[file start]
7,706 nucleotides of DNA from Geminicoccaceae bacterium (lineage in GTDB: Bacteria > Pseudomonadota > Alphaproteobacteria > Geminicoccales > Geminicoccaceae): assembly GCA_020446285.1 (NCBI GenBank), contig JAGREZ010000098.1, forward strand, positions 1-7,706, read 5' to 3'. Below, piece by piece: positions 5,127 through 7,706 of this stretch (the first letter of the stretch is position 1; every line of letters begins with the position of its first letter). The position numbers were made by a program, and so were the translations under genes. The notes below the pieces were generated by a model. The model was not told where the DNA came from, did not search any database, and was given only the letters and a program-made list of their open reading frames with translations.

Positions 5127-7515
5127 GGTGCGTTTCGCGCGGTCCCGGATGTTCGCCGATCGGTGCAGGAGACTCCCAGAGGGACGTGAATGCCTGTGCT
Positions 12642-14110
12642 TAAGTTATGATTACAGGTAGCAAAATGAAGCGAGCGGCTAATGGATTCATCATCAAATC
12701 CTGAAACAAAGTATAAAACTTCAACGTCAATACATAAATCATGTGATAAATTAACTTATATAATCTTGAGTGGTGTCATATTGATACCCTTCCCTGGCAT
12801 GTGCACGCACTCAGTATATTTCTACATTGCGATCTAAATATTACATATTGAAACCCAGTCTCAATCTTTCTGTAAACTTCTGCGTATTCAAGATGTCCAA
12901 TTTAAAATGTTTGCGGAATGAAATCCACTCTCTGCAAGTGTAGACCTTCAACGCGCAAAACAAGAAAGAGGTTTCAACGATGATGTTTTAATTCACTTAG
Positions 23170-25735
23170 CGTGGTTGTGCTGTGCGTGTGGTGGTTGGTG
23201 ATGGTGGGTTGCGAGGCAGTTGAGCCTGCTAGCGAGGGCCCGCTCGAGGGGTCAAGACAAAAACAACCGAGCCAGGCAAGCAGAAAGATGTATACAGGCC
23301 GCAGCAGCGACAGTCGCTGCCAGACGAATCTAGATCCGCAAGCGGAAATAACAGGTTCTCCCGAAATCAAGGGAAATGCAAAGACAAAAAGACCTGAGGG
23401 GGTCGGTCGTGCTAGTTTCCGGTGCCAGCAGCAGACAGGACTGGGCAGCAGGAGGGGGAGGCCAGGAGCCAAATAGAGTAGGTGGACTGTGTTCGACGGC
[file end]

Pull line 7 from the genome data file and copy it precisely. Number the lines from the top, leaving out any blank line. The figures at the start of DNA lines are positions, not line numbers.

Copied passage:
12801 GTGCACGCACTCAGTATATTTCTACATTGCGATCTAAATATTACATATTGAAACCCAGTCTCAATCTTTCTGTAAACTTCTGCGTATTCAAGATGTCCAA